The maintenance of genome integrity is essential for the proper function and survival of all organisms. Human cells have evolved prompt and efficient DNA damage response to eliminate the detrimental effects of DNA lesions. The DNA damage response involves a complex network of processes that detect and repair DNA damage, in which long non-coding RNAs (lncRNAs), a new class of regulatory RNAs, may play important roles. Recent studies have identified a large number of lncRNAs in mammalian transcriptomes. However, little is known about the regulation and function of lncRNAs in the DNA damage response.
In the present study, a team of researchers from the University of Texas M.D. Anderson Cancer Center demonstrate that one specific lncRNA, ANRIL, is transcriptionally up-regulated by the transcription factor E2F1 in an ATM-dependent manner following DNA damage, and elevated levels of ANRIL suppress the expression of INK4a, INK4b and ARF at the late-stage of DNA damage response, allowing the cell to return to normal at the completion of the DNA repair.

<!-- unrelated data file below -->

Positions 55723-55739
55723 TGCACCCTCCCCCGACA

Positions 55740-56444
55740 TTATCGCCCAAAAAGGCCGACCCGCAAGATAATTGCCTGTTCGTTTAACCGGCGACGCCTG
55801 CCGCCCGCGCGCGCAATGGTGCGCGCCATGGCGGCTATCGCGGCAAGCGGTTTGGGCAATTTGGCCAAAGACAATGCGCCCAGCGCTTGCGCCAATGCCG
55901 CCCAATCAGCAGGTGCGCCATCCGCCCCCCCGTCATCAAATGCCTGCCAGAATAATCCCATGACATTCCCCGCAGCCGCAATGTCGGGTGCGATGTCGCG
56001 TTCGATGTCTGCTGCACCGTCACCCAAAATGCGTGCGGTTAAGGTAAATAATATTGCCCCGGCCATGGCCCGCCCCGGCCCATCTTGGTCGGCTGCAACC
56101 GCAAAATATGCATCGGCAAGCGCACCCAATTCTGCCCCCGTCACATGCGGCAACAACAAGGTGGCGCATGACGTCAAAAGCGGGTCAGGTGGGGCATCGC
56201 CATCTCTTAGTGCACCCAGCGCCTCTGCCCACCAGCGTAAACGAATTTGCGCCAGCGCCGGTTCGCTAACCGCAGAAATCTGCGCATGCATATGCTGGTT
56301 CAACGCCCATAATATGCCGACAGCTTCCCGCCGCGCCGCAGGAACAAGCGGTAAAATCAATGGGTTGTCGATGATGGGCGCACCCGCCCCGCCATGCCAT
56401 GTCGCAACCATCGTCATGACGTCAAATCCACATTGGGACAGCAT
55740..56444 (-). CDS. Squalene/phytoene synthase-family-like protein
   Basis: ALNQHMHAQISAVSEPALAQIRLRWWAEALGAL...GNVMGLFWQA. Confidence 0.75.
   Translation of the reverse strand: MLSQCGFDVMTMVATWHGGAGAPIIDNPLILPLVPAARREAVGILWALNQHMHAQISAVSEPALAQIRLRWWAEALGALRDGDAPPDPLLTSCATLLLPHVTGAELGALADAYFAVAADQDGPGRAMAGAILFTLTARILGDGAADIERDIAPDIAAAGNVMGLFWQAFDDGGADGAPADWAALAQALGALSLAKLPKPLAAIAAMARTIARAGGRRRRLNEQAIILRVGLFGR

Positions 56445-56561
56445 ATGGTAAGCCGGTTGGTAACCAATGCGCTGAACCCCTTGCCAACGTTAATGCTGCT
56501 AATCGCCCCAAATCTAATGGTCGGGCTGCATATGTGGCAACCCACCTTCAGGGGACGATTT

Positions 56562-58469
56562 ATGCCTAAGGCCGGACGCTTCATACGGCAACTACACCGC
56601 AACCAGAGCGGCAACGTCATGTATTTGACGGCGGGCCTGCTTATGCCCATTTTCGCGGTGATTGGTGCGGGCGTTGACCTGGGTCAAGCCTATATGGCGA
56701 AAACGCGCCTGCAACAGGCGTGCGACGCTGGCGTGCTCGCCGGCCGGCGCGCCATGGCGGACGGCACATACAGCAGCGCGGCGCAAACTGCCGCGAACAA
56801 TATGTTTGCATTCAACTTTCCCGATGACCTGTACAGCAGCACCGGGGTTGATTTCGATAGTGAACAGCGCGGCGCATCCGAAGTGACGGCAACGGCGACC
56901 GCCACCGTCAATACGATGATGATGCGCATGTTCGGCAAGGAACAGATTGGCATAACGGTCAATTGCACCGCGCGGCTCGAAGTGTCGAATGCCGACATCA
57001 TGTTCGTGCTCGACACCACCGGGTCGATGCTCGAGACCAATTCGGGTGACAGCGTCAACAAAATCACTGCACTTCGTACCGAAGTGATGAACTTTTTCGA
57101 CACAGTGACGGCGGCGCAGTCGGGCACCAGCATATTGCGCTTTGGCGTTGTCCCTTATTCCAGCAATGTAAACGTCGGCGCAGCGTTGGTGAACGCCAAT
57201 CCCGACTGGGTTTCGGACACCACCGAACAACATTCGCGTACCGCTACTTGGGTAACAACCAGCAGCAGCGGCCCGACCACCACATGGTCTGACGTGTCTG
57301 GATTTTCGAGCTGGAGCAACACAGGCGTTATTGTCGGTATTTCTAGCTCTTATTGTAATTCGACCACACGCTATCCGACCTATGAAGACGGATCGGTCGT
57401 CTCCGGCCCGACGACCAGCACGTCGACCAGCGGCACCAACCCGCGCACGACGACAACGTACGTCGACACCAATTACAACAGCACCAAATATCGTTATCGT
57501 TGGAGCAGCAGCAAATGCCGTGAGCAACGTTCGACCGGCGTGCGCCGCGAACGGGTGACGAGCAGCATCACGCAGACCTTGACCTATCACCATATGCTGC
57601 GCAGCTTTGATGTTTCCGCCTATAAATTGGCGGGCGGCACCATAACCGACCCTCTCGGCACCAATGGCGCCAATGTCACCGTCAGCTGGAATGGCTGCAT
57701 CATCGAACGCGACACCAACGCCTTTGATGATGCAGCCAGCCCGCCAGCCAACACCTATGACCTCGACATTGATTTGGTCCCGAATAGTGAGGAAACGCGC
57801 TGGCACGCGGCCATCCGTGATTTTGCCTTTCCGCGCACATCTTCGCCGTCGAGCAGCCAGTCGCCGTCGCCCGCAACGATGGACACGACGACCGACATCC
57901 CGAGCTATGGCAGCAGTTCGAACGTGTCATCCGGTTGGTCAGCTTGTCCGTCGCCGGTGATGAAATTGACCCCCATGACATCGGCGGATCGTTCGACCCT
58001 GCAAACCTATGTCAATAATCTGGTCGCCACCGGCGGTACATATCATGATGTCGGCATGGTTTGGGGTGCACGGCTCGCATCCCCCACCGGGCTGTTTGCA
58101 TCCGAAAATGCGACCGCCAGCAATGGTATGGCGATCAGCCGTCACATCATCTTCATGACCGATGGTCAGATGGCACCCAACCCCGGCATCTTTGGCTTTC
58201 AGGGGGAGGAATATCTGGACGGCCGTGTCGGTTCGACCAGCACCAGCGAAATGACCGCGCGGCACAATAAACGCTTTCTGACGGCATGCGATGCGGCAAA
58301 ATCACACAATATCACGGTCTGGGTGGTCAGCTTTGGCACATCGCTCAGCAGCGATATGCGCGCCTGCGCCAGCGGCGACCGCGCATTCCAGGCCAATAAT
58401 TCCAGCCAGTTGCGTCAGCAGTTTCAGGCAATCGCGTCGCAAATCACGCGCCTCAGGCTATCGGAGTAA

- Wan G, Mathur R, Hu X, Liu Y, Zhang X, Peng G, Lu X. (2013) Long non-coding RNA ANRIL (CDKN2B-AS) is induced by the ATM-E2F1 signaling pathway. Cell Signal [Epub ahead of print]. [abstract]